1949 to 1954

In Europe, Jews started to reclaim their lives in different ways depending on whether they were in the West or in the East: Western Europe embodied the spirit of reconstruction with the Marshall Plan. At the heart of NATO, military alliances were first established, followed by political alliances, as old enemies became allies. Eastern European countries and the new Communist regimes began to suffocate under the weight of propaganda: they were busy constructing a new mindset, in which the responsibility for the fascist past was put squarely on the shoulders of the West, and most if not all contact with the West was forbidden.

Despite all these political problems, whenever possible the WJC was at the side of Jewish communities, tirelessly active as the only Jewish forum in which communities could discuss, in complete freedom, both the problems that affected them and the challenges that lay on the horizon.

Construction of the Berlin Wall

The construction of the Berlin Wall demonstrated that Europe and the world were divided in two. To cross “the Wall” was the universal symbol of freedom and not only for Berliners.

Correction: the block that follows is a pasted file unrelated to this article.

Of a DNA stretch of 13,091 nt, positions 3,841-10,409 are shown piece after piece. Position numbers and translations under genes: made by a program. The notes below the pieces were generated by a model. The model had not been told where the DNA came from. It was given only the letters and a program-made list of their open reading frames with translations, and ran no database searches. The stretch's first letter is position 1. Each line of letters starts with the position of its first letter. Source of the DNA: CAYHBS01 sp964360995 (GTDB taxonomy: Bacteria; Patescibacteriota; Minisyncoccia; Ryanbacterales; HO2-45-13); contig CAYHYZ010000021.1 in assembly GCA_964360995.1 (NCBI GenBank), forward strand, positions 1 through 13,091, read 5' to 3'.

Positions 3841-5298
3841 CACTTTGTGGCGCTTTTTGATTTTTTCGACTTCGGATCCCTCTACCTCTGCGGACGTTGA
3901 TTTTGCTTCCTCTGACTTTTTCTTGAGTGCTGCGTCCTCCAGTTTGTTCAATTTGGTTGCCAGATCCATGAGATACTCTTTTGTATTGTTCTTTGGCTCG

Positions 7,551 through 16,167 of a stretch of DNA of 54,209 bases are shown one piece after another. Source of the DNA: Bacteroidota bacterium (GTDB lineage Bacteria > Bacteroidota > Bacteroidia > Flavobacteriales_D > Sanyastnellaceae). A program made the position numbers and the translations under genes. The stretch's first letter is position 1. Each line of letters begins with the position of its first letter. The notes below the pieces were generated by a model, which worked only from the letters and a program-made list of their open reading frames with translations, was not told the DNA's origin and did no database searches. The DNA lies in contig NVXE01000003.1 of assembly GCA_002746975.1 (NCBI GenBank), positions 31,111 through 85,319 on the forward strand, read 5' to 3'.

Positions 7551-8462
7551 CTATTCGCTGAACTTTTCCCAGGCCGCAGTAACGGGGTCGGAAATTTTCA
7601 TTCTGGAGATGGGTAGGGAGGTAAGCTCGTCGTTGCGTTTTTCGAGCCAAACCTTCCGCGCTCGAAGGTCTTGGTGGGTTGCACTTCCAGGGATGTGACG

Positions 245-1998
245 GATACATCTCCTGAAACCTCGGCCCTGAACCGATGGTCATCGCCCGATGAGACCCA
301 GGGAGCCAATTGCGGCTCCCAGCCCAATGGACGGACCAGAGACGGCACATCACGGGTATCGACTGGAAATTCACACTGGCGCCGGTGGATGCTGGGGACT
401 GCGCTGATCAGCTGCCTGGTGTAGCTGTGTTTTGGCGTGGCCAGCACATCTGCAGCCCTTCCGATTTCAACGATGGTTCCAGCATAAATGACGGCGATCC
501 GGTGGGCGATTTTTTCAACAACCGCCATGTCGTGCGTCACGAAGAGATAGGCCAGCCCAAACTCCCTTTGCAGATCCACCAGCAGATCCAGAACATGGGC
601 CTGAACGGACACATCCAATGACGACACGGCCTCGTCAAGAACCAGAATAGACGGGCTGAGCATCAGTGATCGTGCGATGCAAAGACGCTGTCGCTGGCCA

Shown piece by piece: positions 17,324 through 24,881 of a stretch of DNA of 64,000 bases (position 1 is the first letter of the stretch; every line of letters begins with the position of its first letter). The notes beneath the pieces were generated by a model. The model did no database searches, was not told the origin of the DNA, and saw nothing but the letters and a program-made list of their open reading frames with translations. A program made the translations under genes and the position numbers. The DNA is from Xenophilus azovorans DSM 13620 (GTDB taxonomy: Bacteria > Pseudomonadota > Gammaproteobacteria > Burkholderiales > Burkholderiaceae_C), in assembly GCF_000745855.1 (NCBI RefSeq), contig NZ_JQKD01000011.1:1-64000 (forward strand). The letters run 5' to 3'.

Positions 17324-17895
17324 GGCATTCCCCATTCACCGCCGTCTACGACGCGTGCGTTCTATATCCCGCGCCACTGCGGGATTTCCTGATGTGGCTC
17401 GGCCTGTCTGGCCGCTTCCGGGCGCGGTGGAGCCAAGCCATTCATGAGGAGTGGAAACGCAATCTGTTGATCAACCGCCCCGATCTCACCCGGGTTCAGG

The restrictions on Jewish life in the USSR and in most Communist countries reached extremely alarming levels, but the efforts by the WJC to allow “Jewish life in freedom” were performed with tenacity, obstinacy, and sometimes through mediation. They were often the subject of strong criticism, notably because they required establishing and maintaining good working relations with Communist governments. One by-product of this approach was the re-establishment of formal contacts with the Jewish community of Romania. In 1966, Chief Rabbi Moses Rosen of Romania attended the fifth WJC plenary assembly in Brussels as an observer. The WJC leadership believed that through a combination of diplomacy and political wisdom it could bring about a reintegration of this community into world Jewry. That is why the WJC supported Chief Rabbi Rosen throughout his term as head of the Jewish community of Romania and as chief rabbi of the country. Rosen undeniably had a strong relationship with his government, which sent him frequently as its unofficial envoy to the United States in a successful effort to obtain and then retain Most Favoured Nation status for his country.

In general, neither the Berlin Wall nor the Iron Curtain made WJC leaders forget the communities in the Communist countries; they always thought that it must be possible to breach the barriers in one way or another and to reunite with the communities on the other side—they just needed to seize the right opportunity at the right time. This opportunity came at the end of the 1960s.